5. Limitation and Strength

Subjects with physical exam and lab test had more time and effort to remember details of their previous diagnosis; plus, the lab tests results help to reveal the health state at that moment. Thus, estimations with survey data for the whole sample is conservative but avoid participation bias; and adding the lab results ovoid undiagnosed bias. The transversal design of the study cannot address causality, but poor control, of these conditions, promotes deterioration of health and prevent reaching healthy octogenarian age.

6. Conclusions

These data suggest: 1) Unstable poor health did not associate with oldest old. 2) The population health care effort is being mostly placed in advanced deteriorated health. 3) The proportion reaching good control was very low only 1/4 of those on treatment for Hypertension and 1/5 of those on treatment for Diabetes; thus, high frequency of unstable health before seventy years of age. All these findings might prevent reaching active functional nonagenarian age.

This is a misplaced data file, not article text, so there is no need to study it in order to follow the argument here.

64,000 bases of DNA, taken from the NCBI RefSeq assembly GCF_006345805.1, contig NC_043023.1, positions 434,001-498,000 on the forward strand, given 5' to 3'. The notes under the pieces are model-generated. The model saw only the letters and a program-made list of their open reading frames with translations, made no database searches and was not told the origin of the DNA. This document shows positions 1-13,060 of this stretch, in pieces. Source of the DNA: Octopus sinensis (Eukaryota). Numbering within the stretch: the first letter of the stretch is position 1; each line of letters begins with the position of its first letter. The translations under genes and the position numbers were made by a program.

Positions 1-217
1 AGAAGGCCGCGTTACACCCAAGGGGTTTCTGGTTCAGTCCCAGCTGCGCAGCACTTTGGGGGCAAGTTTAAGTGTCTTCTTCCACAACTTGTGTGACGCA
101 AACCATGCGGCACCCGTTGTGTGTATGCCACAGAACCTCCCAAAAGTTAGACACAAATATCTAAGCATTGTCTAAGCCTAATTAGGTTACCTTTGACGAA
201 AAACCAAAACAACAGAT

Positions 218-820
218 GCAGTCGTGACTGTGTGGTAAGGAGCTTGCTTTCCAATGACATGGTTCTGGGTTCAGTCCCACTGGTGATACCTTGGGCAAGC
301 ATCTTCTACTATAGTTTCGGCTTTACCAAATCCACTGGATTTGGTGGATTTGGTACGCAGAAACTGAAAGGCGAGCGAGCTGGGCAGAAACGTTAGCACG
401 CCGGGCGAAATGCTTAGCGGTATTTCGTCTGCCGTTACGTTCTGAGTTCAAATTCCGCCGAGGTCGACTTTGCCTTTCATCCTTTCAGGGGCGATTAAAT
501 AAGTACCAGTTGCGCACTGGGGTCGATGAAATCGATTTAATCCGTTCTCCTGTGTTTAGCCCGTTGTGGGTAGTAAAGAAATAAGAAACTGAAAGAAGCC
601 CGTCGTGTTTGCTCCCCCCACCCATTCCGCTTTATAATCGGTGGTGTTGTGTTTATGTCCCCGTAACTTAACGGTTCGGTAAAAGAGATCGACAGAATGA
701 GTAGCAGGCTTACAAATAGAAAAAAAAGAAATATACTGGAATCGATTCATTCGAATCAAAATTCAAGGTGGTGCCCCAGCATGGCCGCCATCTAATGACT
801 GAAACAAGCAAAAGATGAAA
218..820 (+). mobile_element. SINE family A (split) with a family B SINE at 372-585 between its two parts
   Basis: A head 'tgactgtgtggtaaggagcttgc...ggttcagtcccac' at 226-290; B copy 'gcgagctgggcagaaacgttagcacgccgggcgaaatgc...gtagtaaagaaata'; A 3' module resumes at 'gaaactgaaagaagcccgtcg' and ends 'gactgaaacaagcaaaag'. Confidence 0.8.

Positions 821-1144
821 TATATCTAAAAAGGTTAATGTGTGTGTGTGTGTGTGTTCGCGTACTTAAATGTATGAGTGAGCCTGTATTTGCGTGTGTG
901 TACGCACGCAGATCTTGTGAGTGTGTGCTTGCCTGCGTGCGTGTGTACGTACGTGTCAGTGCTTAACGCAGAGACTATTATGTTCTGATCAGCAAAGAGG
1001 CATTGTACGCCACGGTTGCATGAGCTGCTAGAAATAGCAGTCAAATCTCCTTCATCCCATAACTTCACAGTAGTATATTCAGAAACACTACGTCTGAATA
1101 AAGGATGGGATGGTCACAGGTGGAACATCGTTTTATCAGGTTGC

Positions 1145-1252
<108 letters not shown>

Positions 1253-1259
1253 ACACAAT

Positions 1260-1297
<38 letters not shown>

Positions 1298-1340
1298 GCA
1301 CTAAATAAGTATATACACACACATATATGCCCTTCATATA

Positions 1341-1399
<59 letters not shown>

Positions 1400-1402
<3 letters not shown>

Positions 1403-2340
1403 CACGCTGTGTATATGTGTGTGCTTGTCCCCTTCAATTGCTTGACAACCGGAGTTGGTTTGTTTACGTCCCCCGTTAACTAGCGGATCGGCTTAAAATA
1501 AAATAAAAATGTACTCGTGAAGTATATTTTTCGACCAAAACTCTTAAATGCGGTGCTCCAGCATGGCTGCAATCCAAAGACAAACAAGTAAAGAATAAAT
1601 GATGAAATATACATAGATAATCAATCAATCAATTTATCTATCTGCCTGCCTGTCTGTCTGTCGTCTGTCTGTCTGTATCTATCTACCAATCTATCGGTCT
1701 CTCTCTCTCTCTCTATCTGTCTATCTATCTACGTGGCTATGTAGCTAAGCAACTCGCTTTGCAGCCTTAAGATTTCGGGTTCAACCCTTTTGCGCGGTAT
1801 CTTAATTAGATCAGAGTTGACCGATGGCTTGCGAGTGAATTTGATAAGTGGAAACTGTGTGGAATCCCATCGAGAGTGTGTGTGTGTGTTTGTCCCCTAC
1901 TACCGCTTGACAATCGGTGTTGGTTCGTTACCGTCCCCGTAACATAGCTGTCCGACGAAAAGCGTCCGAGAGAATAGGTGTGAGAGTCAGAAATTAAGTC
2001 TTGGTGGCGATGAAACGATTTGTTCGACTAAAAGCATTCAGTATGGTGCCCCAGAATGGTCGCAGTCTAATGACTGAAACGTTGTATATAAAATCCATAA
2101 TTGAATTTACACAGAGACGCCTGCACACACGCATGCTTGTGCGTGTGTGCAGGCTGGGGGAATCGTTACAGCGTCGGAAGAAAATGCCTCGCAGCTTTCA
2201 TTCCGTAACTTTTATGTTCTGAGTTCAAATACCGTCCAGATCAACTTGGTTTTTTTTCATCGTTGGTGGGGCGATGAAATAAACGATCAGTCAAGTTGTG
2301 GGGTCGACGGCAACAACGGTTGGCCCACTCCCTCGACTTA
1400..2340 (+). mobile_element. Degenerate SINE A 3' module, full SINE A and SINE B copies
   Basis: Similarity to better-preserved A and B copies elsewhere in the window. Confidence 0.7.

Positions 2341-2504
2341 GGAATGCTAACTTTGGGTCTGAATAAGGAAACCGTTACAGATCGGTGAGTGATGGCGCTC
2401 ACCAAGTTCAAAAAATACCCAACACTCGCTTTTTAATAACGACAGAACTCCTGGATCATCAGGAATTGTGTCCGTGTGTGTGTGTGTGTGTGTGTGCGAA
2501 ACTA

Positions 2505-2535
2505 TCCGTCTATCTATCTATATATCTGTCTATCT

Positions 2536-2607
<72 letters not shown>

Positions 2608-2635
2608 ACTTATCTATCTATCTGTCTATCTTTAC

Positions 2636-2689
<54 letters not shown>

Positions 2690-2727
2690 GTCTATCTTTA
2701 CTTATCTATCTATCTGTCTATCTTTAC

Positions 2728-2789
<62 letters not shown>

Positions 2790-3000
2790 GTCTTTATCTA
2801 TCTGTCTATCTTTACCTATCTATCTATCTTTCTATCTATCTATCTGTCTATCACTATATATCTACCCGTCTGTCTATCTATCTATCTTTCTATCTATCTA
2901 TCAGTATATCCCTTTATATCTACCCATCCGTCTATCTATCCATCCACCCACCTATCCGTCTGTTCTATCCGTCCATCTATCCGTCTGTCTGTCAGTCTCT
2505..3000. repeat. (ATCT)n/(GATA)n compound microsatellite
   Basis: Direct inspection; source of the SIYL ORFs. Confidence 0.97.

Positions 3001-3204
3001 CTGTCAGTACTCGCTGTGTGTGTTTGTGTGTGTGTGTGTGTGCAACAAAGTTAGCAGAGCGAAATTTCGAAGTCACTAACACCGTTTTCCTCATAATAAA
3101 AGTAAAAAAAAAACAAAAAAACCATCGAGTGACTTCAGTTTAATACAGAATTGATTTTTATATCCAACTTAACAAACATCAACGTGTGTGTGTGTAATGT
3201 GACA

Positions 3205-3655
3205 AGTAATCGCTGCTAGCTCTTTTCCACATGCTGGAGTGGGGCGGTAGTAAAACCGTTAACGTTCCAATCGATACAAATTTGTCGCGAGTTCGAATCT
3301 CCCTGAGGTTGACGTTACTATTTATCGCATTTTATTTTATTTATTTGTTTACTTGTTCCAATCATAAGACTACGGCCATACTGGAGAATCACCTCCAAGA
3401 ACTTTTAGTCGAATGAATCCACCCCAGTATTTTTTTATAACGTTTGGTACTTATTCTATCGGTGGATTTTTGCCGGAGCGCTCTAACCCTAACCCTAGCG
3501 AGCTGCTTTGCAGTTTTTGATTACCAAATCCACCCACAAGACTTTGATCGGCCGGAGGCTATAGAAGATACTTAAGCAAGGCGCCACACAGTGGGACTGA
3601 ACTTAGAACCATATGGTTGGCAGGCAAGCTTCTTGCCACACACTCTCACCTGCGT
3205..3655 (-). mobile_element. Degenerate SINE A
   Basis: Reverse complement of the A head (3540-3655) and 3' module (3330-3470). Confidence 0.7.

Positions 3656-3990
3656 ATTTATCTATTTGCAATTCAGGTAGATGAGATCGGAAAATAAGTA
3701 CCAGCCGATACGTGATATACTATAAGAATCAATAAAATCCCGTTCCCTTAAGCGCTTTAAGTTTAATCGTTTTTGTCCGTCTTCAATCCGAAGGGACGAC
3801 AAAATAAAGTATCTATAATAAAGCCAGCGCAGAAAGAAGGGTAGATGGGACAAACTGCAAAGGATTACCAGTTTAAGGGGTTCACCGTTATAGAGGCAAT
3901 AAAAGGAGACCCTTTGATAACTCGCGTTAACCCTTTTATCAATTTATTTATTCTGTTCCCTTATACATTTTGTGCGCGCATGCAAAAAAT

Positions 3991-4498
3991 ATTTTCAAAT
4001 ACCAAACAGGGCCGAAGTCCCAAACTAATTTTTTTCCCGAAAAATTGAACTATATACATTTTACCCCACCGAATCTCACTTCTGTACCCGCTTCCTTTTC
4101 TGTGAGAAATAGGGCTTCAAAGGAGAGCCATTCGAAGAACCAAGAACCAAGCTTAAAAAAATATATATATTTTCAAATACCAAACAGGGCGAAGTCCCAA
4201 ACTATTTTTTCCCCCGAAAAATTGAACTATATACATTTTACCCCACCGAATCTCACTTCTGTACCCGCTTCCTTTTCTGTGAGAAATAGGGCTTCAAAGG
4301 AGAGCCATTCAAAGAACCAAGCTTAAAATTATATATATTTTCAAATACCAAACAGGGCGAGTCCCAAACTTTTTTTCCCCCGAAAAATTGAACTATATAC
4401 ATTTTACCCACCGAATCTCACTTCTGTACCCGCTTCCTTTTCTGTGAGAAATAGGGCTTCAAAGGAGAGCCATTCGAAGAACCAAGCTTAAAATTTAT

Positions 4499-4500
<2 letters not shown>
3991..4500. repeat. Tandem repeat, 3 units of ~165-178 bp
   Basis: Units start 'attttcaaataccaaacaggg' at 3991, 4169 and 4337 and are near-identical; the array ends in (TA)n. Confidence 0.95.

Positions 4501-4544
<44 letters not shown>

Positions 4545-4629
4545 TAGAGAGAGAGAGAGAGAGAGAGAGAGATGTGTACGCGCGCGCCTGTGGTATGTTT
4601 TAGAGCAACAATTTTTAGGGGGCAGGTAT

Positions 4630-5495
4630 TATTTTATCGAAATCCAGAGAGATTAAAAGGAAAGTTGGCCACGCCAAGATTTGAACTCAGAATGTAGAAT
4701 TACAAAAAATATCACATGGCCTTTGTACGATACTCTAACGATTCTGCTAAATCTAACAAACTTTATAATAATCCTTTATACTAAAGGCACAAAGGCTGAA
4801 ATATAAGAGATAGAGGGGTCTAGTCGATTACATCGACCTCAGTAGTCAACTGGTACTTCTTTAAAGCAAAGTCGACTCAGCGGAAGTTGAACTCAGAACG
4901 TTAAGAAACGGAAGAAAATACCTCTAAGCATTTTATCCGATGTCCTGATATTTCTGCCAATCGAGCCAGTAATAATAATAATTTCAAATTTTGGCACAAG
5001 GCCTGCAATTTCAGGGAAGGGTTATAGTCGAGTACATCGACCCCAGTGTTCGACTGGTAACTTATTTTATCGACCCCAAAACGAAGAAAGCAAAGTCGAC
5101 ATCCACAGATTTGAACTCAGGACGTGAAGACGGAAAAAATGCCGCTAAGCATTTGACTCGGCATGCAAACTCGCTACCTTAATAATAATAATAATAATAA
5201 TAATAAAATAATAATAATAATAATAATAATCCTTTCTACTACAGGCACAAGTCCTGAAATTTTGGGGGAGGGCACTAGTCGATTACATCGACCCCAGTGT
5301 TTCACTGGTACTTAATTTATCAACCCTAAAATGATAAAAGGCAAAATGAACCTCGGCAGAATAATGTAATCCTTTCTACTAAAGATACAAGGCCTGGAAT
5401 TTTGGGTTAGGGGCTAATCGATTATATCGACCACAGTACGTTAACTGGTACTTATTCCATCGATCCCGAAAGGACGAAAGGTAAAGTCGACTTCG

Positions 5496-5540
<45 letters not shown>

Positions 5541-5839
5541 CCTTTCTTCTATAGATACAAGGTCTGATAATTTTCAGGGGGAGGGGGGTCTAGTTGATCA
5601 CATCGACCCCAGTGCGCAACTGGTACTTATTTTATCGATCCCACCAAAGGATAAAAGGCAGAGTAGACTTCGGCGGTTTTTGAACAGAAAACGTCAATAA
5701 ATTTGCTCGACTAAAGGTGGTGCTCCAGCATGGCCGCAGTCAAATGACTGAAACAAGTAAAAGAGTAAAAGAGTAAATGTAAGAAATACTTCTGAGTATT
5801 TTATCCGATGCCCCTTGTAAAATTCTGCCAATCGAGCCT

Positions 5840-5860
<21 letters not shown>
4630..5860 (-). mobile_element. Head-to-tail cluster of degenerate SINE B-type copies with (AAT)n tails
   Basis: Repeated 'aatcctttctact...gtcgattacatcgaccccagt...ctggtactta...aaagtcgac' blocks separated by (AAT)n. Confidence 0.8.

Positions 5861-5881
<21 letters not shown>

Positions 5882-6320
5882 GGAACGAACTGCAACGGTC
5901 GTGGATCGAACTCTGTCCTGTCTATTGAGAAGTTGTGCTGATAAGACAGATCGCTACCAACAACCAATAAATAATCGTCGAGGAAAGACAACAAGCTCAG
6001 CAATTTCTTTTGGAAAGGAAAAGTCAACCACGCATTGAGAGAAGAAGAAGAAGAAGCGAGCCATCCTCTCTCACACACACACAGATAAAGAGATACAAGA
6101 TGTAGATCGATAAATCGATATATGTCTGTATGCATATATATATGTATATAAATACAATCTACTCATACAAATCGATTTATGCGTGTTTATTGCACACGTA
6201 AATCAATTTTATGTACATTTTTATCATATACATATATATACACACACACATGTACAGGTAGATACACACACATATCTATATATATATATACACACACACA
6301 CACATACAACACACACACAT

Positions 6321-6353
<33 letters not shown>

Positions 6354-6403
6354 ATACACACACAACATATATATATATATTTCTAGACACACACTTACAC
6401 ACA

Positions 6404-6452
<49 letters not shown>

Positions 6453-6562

7. Recommendations

It is estimated that the elderly (60 years and over) population fraction will reach 28.0% of national population by 2050, more than twice the current one; thus, in light of the findings in this study, it must become a priority for everyone (government, medical sector, citizens) to develop and implement strategies to constrain the burden of population aging.

Acknowledgements

We thank Javier Ramos-Cardenas M.D. for reviewing the manuscript, medical students: Martin Mendez Guerra, Aram Aleman Nava, Arturo E Colín Tovar, Andrea Ileana García Pisanty, Gerardo Loa Aguirre, Nelly Marlen Nava Rodriguez, Sofia Athié Moreno Fuentes, Francisco Javier MurguíaNuñez, Roberto Mauro García Torres and Erick Fabian Morales Macías for their help recruiting subjects.

Conflict of Interest

Any of the authors has conflict of interest.

Funding

The study was supported with the Endocrinology Service own economic resources (p-136).

Conflicts of Interest

The authors declare no conflicts of interest.

Cite this paper

Cárdenas-Ibarra, L. , Villarreal-Pérez, J. , Herrera, R. , Mellado-Urbina, P. , Turner-Llaguno, A. , Montemayor-Alatorre, A. , Lira-Castillo, J. and González, F. (2018) Health Status of Urban Medium-Low-Income Elderly at the Community. Open Journal of Endocrine and Metabolic Diseases, 8, 105-116. doi: 10.4236/ojemd.2018.83011.